LOVIN’ IT: If the name signed on an Aug. 2 letter to the editor in The Villager — Mark Sebastian — about an obituary on The Bagel’s Filomena Vitrano caught your eye, and you were wondering… . Yes, that’s right! That’s the same

Mark Sebastian who famously wrote the Lovin’ Spoonful’s 1966 smash hit song “Summer in the City.” He and his brother John Sebastian grew up in the Village and The Bagel was a favorite of theirs, and so was Filomena.

RAY OF HOPE — CHICKEN WINGS: He’s the undisputed iron man of Avenue A, but Ray Alvarez’s life isn’t getting any easier after the octogenarian egg-cream maestro’s landlord recently jacked up his rent again. As of July 1, Ray a.k.a. Asghar Ghahraman — who has been manning the overnight shift at his tiny froyo and hot-dog haven on E. Seventh St. for decades — is paying $300 more per month, or $5,500. He has a one-year lease. Luckily, he has expanded his menu lately, including chicken wings, chicken sandwiches and more, so hopefully that will help him pay the bills.

EPIC OPERATIC EVENT: It’s being billed as “The Mile-Long Opera: A Biography of 7 O’clock.” Friends of the High Line plans to put on an opera performed by 1,000 singers positioned all along the elevated park over five consecutive nights, from Oct. 3 to 7. The project is being composed by the Pulitzer-winning David Lang, who is known for his massive public-art performances, and will feature singers from across New York. FoHL describes it as a sweeping choral work that “will immerse audiences in the personal stories of hundreds of New

Yorkers about life in our rapidly changing city.” All performances will be free, but the park will close at 4 p.m. each day, and listeners will need to get tickets to attend the events. Three thousand tickets per performance will be made available in advance. Audience members will enter at the elevated park’s southern entrance, at Gansevoort St., and walk north to hear the choirs. Community Board 2 in June suggested that the audience enter from the north, where there is more room for queuing up, but were told it’s “too late” to change things now, though the Friends might consider it for the next event. There will be no city funding provided for the epic operatic endeavor, but it will be underwritten by private donations and Target Corporation will sponsor it. So, you wanna sing in this thing? Nonprofit cultural partners — including Abrons Arts Center and Greater Harlem Chamber of Commerce, among several others — will be recruiting choirs, holding open rehearsals and workshops and hosting events. Obviously — like it or not — you’re probably going to hear these aural extravaganzas if you’re anywhere nearby. Hopefully, it won’t be a “tragedy” to listen to, but just the opposite! (And we were wondering if anyone could hear us when we were singing while biking over the Manhattan Bridge the other night! … On that “note,” it looks like kitchen appliances are being installed in the Extell tower, but we haven’t seen any residents moving about in there yet.) TheVillager.com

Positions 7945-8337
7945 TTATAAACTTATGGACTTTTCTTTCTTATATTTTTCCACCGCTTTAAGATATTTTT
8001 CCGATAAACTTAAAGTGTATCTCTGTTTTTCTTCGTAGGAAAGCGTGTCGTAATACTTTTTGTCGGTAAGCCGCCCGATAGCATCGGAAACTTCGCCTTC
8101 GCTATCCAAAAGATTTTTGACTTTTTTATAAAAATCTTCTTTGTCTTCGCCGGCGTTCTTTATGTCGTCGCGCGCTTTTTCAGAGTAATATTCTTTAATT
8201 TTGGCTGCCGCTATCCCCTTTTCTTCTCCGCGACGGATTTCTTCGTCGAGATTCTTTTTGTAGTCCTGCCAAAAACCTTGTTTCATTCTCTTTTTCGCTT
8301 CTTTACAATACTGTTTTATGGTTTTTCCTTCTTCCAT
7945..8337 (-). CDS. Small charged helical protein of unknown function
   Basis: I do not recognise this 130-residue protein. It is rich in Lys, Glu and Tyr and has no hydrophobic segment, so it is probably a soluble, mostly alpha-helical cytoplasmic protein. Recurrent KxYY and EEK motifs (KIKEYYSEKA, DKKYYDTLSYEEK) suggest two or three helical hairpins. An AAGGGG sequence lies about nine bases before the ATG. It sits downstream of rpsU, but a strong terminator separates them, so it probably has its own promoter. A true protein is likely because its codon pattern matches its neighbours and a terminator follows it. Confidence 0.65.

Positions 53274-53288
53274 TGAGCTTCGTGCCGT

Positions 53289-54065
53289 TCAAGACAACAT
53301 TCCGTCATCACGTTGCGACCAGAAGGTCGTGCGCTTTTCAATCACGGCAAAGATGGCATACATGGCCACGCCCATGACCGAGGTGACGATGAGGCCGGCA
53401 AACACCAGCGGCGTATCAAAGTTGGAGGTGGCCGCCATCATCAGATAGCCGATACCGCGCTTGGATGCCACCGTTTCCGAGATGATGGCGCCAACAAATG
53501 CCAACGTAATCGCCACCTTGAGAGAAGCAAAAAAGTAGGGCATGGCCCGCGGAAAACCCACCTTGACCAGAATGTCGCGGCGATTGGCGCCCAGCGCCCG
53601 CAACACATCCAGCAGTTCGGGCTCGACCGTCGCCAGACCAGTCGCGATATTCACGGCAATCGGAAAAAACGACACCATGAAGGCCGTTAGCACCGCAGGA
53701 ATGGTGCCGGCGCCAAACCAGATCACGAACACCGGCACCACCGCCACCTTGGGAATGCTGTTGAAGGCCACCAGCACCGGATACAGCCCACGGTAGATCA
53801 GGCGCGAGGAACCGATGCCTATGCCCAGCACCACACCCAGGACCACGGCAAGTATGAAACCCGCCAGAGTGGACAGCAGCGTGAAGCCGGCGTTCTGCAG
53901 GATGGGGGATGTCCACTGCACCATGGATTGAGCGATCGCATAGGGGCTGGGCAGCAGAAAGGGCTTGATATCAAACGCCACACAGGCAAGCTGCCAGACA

It’s ‘movement vs. machine,’ Nixon tells Dems BY SYDNEY PEREIR A

K